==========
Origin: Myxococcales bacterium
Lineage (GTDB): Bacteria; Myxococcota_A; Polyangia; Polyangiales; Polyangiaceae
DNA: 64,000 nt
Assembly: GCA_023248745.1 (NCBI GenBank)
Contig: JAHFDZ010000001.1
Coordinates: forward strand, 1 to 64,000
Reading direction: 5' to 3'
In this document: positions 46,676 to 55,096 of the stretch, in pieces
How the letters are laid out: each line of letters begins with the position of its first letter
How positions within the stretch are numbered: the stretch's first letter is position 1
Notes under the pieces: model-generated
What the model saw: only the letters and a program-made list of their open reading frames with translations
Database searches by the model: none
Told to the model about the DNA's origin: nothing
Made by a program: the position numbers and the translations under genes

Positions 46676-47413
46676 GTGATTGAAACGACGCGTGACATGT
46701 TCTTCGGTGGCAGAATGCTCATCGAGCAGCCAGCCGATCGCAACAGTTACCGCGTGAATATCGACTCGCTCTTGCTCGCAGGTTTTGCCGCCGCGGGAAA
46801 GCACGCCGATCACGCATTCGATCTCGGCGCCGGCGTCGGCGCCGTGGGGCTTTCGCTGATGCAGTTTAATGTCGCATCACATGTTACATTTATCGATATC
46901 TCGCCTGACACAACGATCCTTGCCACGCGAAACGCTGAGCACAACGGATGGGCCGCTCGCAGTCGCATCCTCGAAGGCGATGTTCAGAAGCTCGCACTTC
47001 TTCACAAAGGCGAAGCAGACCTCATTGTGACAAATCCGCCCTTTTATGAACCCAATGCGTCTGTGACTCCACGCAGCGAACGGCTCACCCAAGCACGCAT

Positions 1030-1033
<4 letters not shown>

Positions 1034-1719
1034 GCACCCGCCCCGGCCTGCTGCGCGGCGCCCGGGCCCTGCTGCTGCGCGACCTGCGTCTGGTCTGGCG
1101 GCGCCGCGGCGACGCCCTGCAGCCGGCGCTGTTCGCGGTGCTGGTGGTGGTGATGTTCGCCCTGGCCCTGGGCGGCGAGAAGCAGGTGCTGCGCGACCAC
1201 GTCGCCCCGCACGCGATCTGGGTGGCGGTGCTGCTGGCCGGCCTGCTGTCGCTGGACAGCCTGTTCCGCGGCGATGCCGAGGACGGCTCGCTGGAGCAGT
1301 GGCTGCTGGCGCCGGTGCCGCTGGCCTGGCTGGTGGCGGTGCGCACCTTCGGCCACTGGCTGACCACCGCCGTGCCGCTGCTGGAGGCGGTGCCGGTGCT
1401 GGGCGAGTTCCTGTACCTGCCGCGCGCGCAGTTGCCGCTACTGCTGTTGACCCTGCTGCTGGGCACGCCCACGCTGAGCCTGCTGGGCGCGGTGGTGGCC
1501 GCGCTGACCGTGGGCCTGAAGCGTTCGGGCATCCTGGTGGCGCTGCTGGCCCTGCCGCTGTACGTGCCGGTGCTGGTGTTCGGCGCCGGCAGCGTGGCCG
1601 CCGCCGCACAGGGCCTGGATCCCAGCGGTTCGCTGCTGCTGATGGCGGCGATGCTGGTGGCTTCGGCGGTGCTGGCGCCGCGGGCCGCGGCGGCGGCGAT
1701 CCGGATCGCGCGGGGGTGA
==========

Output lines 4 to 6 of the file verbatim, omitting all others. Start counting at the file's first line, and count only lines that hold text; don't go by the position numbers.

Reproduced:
Assembly: GCA_023248745.1 (NCBI GenBank)
Contig: JAHFDZ010000001.1
Coordinates: forward strand, 1 to 64,000